Editorial comment

Yaffe [6] notes the disappointments of the past decades in drug development for Alzheimer disease (AD), and no drugs with disease-modifying benefit are available. Identification of preclinical or early clinical phases, such as MCI, is crucial for primary and secondary prevention approaches. It is thought that risk factors may be modified during the preclinical course, or even earlier in life. CVD risk factors such as diabetes and hypertension have been identified as risk factors for AD and vascular cognitive impairment.

Yaffe calls SPRINT MIND ‘the first trial that has demonstrated an effective strategy for prevention of age-related cognitive impairment’. The interpretation of the data is challenged by the early termination of the trial, as the extended follow-up may have attenuated the effect size as compared with when the intervention had continued as planned. This is likely because the SBP differences between treatment groups declined from 13 mmHg to 6 mmHg during the extended follow-up. Moreover, adverse events were no longer monitored after the intervention phase ended. In the initial SPRINT report, the intensively treated group showed more orthostatic hypotension, syncope, electrolyte abnormalities and acute renal failure. This information is critical to weigh benefits of treatment with adverse outcomes, which in itself may also affect cognition. No information is given to be able to compare effects of different classes of antihypertensive agents on cognitive outcomes.

‘The SPRINT trial has already changed clinical care. It will be of great interest to watch how the results of SPRINT MIND influence approaches to maintaining brain health and preventing cognitive impairment.’ An important question to answer will be when to treat elevated SBP and whether the same goal of care should be applied in the very elderly, as well as in young adults. ‘Nonetheless, the connection between heart and vascular health and brain health is not appreciated by many patients and physicians, and it is essential to highlight this relationship in a public health campaign for people of all ages.’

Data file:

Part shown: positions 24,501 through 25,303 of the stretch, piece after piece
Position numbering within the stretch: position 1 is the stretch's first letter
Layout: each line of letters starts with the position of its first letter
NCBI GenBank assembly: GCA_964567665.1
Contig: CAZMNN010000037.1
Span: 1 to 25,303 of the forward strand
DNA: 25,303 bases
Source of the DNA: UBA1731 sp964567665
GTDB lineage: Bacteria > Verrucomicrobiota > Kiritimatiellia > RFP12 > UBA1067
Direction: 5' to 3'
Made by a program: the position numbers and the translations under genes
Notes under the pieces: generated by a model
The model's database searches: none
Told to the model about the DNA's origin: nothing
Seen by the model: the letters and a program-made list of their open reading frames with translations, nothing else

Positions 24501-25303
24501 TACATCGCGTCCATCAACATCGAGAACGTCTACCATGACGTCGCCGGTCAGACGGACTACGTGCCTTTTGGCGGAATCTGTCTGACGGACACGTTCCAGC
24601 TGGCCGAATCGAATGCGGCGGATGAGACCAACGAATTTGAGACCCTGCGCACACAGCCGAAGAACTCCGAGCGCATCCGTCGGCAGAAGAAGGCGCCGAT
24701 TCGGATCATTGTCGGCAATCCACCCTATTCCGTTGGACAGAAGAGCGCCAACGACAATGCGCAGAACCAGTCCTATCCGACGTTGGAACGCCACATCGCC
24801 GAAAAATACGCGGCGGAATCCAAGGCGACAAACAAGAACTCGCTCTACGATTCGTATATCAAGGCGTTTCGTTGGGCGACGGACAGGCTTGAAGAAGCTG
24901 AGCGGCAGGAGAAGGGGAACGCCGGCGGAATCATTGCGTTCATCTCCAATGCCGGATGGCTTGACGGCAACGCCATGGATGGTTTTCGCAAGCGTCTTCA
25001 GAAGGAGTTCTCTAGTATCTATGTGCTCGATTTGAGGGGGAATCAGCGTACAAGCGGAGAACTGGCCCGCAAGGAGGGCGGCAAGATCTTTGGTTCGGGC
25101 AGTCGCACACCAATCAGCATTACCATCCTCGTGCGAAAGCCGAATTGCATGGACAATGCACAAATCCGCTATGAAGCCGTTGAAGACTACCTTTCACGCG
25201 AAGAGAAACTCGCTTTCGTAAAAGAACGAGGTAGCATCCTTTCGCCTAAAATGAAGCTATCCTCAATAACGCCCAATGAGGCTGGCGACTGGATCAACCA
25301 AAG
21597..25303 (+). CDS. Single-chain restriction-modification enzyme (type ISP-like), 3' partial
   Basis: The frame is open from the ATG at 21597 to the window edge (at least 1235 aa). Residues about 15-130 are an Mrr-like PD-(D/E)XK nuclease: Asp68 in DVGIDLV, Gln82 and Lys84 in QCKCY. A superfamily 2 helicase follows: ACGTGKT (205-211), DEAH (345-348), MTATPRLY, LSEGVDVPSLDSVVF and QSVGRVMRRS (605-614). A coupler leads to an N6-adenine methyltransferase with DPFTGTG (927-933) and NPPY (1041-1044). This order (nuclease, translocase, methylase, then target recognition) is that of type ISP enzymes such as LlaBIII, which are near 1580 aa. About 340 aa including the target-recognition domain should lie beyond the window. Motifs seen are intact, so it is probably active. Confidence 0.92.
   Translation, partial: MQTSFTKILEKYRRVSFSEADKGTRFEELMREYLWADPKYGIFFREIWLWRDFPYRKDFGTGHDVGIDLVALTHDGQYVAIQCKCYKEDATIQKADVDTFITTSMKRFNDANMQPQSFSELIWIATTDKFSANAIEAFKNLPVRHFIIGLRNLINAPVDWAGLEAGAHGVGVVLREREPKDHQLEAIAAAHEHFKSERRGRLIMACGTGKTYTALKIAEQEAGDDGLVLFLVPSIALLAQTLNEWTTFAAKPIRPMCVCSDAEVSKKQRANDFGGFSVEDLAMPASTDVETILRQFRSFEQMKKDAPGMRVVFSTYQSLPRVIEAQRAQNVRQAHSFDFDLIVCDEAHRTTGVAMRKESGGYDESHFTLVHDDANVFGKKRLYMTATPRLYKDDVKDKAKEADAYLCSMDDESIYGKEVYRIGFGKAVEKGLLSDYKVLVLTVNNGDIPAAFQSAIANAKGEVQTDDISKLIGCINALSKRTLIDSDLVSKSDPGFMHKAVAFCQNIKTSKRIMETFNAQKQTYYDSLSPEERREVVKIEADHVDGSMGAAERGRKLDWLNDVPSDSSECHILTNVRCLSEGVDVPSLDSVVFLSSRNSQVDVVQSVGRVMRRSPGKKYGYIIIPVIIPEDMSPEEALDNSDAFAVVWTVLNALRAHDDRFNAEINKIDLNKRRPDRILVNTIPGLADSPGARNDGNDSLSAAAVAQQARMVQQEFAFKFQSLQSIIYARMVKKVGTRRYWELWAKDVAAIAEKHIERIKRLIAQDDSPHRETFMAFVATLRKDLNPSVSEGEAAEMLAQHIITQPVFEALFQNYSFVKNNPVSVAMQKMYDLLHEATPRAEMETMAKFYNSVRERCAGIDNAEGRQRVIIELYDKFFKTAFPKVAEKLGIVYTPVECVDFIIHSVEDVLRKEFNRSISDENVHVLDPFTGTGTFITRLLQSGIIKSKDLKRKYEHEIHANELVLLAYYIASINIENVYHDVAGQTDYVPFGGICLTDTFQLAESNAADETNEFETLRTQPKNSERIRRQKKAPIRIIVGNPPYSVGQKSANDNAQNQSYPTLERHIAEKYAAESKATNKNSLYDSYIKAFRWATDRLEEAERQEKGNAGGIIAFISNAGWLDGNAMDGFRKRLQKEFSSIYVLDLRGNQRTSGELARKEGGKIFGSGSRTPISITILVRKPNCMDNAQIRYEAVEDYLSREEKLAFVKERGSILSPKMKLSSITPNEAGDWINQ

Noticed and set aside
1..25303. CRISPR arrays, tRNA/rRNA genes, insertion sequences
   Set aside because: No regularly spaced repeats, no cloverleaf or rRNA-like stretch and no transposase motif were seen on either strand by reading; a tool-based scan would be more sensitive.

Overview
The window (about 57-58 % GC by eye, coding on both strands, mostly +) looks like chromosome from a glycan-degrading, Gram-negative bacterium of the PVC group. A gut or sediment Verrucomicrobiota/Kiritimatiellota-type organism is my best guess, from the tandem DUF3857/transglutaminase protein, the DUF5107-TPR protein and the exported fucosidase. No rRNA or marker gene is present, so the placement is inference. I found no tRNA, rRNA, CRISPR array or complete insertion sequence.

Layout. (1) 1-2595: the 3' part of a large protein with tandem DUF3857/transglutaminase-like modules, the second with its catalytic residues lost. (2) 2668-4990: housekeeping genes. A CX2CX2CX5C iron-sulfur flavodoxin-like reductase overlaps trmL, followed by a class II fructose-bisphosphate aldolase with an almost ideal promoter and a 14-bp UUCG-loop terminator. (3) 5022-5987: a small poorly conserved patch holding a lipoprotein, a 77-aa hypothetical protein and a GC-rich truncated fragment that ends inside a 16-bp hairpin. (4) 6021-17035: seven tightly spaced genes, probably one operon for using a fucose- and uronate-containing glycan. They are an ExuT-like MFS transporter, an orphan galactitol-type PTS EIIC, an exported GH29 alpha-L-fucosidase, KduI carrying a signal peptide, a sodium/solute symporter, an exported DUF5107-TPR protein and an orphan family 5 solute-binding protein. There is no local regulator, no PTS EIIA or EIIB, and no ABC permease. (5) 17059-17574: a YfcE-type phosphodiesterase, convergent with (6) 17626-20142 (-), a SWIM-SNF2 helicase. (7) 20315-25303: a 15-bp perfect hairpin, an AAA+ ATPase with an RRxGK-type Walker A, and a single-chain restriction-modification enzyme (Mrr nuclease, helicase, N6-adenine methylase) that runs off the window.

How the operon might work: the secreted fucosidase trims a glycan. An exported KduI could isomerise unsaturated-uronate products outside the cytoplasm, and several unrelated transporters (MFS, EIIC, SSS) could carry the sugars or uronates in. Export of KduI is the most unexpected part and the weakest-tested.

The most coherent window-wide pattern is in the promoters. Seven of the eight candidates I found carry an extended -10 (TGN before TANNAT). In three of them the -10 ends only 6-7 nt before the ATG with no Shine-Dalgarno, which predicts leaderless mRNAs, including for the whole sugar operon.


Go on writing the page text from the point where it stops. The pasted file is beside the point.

SPRINT MIND demonstrated that intensive SBP control can reduce the development of cognitive impairment in those with hypertension. This approach may be combined with other preventive vascular health interventions such as physical activity: multidomain risk reducing strategies personalized based on individual risk profiles should be studied. Such strategies should eventually be combined with disease-modifying drugs to offer an effective strategy for prevention of cognitive impairment in those identified to be at risk of AD and related dementia.


1. Kivipelto M, Helkala EL,Hänninen T,et al. Midlife vascular risk factors and late-life mild cognitive impairment: a population-based study. Neurology. 2001;56(12):1683-1689.

2. Qiu C, Winblad B, Fratiglioni L.The age-dependent relation of blood pressure to cognitive function and dementia. Lancet Neurol. 2005;4(8):487-499.

3. Morris JC, Storandt M, Miller JP, etal. Mild cognitive impairment represents early-stage Alzheimer disease. Arch Neurol. 2001;58(3):397-405.

4. Wright JT Jr, Williamson JD, Whelton PK, etal; SPRINT Research Group. A randomized trial of intensive versus standard blood-pressure control. N Engl J Med. 2015;373(22):2103-2116.

5. Williamson JD, Supiano MA, Applegate WB,
et al; SPRINT Research Group. Intensive vs standard blood pressure control and cardiovascular disease outcomes in adults aged 75 years: a randomized clinical trial. JAMA. 2016;315(24):2673-2682.

6. Yaffe K. Prevention of Cognitive Impairment With Intensive Systolic Blood Pressure Control. JAMA. January 28, 2019.

Find this article online at JAMA